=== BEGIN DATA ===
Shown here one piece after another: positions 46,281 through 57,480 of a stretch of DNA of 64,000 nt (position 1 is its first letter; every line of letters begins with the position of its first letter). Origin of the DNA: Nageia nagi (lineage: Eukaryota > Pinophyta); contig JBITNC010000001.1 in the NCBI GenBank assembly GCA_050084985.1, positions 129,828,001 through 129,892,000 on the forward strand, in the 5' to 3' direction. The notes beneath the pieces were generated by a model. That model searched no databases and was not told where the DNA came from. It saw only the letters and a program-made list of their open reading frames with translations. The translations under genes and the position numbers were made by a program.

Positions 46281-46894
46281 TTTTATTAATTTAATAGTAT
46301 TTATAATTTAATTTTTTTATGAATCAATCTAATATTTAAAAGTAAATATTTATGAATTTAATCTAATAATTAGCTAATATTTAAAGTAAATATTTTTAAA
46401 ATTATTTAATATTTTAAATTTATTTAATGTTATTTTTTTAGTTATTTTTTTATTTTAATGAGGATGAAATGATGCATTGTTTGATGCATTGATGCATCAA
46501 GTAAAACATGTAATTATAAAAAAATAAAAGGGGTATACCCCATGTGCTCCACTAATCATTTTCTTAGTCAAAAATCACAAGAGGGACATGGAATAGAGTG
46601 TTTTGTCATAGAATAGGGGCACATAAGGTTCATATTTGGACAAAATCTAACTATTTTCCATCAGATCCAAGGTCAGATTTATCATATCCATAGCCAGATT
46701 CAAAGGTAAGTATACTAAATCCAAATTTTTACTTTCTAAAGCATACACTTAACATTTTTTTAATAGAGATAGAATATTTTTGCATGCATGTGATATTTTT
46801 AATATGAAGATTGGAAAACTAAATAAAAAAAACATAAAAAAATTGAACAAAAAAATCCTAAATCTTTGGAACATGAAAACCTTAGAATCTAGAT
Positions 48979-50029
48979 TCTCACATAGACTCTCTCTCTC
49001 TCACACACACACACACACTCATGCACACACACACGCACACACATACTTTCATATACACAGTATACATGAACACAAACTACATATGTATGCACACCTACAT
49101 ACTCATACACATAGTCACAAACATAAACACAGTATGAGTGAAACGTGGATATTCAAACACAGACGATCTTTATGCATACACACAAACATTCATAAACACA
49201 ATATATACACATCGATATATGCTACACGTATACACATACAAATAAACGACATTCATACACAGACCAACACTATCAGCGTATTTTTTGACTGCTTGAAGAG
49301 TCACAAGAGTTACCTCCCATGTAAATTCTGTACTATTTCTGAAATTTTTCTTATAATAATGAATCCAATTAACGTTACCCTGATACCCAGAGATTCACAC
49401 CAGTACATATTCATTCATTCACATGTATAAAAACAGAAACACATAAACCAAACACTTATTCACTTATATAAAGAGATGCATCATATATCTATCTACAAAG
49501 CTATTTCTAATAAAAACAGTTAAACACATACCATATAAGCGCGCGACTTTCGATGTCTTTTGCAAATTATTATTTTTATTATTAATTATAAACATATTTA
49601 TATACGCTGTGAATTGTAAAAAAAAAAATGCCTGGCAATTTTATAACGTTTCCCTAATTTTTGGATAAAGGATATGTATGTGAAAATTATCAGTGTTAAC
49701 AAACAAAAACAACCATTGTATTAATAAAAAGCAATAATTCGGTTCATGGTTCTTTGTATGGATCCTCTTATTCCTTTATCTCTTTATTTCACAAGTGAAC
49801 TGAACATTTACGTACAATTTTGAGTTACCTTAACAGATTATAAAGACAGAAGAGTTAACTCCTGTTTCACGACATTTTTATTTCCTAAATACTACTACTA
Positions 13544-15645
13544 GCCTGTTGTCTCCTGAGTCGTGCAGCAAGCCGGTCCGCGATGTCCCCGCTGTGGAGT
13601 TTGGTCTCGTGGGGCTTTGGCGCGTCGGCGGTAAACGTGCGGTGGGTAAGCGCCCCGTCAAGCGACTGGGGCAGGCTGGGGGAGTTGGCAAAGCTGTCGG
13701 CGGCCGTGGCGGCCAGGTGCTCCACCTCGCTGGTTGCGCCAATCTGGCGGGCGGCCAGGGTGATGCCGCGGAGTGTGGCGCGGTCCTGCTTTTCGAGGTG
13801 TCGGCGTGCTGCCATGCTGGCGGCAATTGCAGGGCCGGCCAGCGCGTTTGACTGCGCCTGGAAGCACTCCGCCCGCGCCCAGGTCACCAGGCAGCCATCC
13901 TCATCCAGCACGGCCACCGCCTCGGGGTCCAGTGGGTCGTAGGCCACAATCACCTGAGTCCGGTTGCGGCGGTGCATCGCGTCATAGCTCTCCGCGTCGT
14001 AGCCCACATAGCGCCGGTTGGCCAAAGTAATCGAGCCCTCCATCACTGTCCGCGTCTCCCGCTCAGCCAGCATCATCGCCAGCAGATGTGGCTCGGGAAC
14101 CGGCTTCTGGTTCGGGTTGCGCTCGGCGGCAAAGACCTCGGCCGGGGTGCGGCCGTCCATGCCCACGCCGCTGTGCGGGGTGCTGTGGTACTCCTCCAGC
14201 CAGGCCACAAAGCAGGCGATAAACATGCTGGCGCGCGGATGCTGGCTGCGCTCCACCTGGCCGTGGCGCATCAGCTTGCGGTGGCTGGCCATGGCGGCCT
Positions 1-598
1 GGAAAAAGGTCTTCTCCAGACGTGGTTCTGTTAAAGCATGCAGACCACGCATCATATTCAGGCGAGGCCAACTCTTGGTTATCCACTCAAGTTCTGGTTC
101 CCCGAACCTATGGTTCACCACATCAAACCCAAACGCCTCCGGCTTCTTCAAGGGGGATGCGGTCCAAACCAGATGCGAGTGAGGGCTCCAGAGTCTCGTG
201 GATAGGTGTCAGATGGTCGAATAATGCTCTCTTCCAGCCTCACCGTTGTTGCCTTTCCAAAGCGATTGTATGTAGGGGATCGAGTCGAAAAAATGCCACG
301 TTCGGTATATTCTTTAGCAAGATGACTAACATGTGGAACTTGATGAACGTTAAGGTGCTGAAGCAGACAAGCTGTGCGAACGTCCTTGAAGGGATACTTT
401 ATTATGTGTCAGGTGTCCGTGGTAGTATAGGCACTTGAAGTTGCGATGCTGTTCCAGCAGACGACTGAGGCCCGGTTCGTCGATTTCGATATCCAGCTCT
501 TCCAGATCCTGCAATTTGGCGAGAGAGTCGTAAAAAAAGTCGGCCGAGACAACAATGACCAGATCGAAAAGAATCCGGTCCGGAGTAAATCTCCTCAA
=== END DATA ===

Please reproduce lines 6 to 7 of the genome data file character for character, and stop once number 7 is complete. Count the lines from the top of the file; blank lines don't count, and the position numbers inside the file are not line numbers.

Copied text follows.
46501 GTAAAACATGTAATTATAAAAAAATAAAAGGGGTATACCCCATGTGCTCCACTAATCATTTTCTTAGTCAAAAATCACAAGAGGGACATGGAATAGAGTG
46601 TTTTGTCATAGAATAGGGGCACATAAGGTTCATATTTGGACAAAATCTAACTATTTTCCATCAGATCCAAGGTCAGATTTATCATATCCATAGCCAGATT